Local military governors were the absolute rulers of the lives of these citizens: they could devise special laws for them, destroy their houses and livelihoods, and send them to jail whenever they felt like it. Only in the late 1950s did a strong Jewish opposition to these abuses emerge, which eventually eased the pressure on the Palestinian citizens.

For the Palestinians who lived in prewar Israel and those who lived in the post-1967 West Bank and the Gaza Strip, this regime allowed even the lowest-ranking soldier in the IDF to rule, and ruin, their lives. They were helpless if such a solider, or his unit or commander, decided to demolish their homes, or hold them for hours at a checkpoint, or incarcerate them without trial. There was nothing they could do.

At every moment from 1948 until today, there had been some group of Palestinians undergoing such an experience.

The first group to suffer under such a yoke was the Palestinian minority inside Israel. It began in the first two years of statehood when they were pushed into ghettos, such as the Haifa Palestinian community living on the Carmel mountain, or expelled from the towns they had inhabited for decades, such as Safad. In the case of Isdud, the whole population was expelled to the Gaza Strip.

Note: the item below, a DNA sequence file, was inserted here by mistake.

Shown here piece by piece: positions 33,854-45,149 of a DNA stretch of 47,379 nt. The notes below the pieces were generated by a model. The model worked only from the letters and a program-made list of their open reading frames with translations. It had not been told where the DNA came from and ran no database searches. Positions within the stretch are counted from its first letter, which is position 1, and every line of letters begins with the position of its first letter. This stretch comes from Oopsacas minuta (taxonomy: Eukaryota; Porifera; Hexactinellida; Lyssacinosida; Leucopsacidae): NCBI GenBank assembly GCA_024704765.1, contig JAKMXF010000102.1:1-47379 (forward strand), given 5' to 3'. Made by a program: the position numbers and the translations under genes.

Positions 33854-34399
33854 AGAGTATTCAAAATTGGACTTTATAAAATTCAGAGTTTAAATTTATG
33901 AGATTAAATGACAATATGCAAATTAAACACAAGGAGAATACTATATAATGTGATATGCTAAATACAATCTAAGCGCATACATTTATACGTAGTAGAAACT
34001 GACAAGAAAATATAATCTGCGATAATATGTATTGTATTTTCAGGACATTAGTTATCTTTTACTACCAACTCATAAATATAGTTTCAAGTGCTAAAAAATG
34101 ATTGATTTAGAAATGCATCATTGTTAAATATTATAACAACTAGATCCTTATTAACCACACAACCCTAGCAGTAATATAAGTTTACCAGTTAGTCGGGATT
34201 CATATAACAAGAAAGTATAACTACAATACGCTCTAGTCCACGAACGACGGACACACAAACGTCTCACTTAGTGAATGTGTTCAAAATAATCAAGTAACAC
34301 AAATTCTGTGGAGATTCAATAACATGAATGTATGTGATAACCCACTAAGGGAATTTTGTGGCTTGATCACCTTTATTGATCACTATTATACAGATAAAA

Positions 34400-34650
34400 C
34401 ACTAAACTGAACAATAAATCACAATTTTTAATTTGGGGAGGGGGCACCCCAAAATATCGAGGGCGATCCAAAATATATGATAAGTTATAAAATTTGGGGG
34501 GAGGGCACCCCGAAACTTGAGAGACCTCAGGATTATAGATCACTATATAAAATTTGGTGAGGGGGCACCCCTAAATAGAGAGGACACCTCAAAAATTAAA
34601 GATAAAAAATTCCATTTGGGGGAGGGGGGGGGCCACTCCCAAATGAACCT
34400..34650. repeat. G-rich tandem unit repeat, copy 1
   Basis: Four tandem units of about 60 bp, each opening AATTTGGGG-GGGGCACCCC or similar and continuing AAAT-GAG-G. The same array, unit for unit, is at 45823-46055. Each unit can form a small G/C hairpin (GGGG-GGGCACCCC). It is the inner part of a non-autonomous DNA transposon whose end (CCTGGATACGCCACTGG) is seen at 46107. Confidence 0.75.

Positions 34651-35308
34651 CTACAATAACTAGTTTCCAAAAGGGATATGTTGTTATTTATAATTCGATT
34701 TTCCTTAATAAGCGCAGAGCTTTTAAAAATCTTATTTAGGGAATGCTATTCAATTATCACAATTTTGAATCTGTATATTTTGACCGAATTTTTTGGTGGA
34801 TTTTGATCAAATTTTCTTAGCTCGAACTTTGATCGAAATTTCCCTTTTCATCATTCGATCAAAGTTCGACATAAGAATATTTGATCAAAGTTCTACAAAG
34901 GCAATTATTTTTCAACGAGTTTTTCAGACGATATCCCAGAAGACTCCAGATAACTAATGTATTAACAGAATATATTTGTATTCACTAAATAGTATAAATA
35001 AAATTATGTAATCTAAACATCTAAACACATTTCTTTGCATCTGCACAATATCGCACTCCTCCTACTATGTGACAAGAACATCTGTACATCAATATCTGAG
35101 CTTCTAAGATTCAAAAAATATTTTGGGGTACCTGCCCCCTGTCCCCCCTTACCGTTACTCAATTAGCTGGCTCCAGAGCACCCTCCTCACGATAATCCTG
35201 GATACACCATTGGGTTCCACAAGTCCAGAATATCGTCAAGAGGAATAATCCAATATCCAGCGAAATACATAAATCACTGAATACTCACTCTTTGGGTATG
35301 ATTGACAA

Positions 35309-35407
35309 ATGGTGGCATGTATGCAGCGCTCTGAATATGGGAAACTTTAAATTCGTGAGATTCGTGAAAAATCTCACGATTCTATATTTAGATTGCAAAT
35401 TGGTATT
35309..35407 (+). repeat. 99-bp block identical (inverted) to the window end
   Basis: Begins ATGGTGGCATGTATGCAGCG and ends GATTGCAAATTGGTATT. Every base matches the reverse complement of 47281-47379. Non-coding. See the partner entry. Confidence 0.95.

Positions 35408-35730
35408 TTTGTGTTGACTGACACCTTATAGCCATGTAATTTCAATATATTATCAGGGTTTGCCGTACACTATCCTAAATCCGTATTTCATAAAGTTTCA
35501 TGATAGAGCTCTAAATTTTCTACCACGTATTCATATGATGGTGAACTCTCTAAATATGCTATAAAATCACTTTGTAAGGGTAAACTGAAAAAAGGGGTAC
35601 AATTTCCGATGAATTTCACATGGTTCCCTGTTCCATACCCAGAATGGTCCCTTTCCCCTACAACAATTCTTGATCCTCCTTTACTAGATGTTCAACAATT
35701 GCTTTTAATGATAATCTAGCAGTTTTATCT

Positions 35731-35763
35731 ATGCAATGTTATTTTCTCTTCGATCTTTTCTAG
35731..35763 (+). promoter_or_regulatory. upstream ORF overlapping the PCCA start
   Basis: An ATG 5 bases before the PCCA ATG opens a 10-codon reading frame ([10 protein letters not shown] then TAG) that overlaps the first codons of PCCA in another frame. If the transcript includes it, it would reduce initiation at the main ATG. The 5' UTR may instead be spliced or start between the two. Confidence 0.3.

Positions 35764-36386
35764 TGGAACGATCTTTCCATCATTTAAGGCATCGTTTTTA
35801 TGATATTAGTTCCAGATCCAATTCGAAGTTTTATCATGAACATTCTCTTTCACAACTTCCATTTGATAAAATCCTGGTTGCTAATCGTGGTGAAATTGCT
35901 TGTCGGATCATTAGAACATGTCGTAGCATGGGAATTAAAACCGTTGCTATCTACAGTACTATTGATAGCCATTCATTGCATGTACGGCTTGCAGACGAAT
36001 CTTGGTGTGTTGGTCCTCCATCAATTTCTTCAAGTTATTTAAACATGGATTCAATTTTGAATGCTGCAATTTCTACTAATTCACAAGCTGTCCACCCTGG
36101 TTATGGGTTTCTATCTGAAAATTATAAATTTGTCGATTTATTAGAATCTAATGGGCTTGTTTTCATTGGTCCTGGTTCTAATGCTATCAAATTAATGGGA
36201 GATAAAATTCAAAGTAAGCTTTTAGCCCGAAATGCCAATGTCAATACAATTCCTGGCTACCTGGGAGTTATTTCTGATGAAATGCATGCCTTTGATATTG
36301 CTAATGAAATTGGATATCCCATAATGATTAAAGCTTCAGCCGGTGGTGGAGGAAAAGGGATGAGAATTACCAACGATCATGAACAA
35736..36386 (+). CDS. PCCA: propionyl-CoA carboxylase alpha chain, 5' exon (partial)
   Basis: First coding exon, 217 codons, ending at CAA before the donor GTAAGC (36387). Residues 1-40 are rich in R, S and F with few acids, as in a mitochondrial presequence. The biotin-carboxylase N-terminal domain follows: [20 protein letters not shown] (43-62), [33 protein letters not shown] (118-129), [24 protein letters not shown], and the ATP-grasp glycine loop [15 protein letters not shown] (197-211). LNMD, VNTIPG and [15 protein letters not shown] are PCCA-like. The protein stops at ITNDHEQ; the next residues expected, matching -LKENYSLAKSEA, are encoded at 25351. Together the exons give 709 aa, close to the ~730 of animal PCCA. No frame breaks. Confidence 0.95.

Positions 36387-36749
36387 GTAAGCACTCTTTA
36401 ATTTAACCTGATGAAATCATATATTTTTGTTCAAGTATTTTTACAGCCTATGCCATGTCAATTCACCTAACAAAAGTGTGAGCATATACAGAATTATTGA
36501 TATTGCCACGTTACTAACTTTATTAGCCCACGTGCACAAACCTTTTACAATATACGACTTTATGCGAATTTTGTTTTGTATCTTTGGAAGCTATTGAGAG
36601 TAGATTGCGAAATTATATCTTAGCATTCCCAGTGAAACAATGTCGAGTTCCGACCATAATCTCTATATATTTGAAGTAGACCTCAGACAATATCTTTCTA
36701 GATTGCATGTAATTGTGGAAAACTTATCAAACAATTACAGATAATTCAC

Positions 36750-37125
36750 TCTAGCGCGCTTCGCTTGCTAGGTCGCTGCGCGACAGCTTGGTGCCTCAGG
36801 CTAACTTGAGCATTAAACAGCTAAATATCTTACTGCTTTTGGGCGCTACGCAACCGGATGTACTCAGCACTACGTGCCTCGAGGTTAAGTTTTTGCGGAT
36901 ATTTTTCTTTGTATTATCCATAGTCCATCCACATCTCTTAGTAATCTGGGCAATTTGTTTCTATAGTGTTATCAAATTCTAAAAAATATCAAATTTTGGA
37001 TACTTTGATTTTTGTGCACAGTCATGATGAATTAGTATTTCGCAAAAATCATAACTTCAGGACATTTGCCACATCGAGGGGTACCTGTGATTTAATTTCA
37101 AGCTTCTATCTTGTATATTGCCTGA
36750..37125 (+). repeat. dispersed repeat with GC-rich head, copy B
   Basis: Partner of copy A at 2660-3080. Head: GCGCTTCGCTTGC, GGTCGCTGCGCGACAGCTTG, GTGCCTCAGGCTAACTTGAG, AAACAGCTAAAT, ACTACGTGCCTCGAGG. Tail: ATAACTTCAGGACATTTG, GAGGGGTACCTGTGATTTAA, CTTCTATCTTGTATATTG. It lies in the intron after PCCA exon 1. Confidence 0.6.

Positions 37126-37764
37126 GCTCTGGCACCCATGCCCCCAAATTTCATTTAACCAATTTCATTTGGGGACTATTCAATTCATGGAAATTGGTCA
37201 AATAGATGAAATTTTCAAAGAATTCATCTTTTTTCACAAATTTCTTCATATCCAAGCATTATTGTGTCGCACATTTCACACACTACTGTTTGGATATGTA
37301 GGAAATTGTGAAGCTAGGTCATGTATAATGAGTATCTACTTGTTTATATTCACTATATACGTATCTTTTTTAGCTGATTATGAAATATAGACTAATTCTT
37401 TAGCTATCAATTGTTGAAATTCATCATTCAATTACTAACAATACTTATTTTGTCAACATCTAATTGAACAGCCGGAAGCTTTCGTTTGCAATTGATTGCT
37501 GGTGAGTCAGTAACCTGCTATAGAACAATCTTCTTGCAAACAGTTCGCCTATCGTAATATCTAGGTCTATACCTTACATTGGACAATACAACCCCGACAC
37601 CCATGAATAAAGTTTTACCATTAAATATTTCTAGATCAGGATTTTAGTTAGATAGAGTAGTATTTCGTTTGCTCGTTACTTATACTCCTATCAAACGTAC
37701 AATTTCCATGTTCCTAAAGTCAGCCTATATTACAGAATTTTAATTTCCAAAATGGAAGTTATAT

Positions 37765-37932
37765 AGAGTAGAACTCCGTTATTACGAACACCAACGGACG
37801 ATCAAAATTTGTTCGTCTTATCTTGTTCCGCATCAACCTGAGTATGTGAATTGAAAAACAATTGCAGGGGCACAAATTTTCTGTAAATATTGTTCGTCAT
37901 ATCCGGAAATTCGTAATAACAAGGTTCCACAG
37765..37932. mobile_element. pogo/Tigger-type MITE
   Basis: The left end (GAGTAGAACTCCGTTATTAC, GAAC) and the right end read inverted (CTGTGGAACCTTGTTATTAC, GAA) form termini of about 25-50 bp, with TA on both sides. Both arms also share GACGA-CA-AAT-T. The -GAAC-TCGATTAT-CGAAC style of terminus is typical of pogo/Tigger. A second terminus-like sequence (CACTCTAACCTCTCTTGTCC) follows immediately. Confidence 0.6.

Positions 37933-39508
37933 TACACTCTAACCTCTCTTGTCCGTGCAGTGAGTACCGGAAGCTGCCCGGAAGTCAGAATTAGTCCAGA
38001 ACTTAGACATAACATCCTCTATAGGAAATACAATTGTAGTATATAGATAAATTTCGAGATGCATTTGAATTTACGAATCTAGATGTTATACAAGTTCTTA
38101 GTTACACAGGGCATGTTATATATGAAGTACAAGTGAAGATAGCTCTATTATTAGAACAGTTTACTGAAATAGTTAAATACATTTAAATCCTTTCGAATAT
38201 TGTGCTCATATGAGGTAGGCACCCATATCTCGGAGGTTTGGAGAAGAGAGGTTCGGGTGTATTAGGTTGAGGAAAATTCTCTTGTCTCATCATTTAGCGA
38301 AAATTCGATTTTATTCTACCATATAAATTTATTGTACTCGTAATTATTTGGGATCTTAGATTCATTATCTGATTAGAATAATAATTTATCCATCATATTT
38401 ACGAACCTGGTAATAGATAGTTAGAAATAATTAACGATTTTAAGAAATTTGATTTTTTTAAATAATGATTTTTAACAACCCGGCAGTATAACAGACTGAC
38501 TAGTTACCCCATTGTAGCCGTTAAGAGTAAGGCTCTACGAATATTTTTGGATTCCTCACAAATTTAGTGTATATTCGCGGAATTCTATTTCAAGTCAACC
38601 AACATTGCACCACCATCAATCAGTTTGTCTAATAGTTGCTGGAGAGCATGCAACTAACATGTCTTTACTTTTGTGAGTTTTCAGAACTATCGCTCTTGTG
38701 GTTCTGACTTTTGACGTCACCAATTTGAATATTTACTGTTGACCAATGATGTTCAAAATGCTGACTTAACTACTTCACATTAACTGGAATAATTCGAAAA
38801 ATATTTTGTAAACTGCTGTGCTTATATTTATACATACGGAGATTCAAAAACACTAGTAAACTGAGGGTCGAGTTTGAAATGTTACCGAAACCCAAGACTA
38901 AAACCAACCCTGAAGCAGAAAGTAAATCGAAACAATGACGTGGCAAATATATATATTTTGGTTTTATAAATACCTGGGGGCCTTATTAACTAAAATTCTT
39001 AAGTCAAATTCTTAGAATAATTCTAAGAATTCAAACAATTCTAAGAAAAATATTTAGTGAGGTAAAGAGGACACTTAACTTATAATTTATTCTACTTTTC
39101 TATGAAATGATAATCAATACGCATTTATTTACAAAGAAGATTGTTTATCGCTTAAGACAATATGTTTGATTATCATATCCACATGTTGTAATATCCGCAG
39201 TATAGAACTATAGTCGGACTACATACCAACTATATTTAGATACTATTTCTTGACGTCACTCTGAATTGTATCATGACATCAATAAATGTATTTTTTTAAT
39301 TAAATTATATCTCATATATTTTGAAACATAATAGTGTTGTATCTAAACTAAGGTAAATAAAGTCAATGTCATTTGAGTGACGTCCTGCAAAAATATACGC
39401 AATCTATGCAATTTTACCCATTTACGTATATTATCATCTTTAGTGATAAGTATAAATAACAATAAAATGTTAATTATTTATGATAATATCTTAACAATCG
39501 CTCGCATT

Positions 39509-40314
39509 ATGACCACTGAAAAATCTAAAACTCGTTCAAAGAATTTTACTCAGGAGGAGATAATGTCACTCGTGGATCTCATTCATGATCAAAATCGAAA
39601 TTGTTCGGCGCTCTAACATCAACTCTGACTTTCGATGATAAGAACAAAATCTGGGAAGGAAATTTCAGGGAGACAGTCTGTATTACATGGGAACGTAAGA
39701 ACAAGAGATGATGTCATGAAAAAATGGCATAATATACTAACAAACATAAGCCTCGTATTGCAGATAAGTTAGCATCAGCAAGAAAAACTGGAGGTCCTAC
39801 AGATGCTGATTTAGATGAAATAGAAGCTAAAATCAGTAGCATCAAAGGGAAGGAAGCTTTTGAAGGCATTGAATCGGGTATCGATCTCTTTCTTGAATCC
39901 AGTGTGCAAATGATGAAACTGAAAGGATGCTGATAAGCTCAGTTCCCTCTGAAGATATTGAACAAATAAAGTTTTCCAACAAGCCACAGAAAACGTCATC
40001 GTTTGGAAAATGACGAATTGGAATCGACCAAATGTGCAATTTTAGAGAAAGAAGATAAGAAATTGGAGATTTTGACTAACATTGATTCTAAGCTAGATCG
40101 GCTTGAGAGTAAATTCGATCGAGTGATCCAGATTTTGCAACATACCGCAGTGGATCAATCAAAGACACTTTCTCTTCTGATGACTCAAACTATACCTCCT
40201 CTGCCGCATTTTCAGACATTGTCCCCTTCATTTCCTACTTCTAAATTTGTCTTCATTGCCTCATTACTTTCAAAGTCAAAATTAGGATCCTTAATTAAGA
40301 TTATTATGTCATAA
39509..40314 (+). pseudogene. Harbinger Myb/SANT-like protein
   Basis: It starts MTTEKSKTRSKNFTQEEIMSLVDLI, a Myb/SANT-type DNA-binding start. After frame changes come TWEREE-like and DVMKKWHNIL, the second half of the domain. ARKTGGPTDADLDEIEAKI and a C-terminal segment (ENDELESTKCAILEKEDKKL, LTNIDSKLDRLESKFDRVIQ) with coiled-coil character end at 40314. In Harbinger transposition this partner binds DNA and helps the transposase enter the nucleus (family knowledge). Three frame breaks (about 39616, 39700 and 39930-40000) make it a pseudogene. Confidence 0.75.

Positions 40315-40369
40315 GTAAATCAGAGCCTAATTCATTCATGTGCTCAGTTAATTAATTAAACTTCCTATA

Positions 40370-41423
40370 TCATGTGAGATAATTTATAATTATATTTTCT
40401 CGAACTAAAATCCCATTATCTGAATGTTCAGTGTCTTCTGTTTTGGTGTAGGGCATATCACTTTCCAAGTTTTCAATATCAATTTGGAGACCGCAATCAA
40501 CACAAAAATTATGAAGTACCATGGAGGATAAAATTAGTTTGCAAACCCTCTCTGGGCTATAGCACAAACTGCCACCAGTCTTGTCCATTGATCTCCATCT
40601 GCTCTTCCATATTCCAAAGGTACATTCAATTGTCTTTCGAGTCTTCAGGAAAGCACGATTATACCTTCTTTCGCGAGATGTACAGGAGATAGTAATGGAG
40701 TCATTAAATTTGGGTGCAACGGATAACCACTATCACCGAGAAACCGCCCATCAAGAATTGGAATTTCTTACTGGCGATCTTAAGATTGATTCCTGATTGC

In the countryside, the situation was even worse. The various Kibbutz movements coveted Palestinian villages on fertile land. This included the socialist Kibbutzim, Hashomer Ha-Zair, which was allegedly committed to binational solidarity.

Long after the fighting of 1948 had subsided, villagers in Ghabsiyyeh, Iqrit, Birim, Qaidta, Zaytun, and many others, were tricked into leaving their homes for a period of two weeks, the army claiming it needed their lands for training, only to find out on their return that their villages had been wiped out or handed to someone else.

This state of military terror is exemplified by the Kafr Qasim massacre of October 1956, when, on the eve of the Sinai operation, forty-nine Palestinian citizens were killed by the Israeli army. The authorities alleged that they were late returning home from work in the fields when a curfew had been imposed on the village. This was not the real reason, however.

Later proofs show that Israel had seriously considered the expulsion of Palestinians from the whole area called the Wadi Ara and the Triangle in which the village sat. These two areas — the first a valley connecting Afula in the east and Hadera on the Mediterranean coast; the second expanding the eastern hinterland of Jerusalem — were annexed to Israel under the terms of the 1949 armistice agreement with Jordan.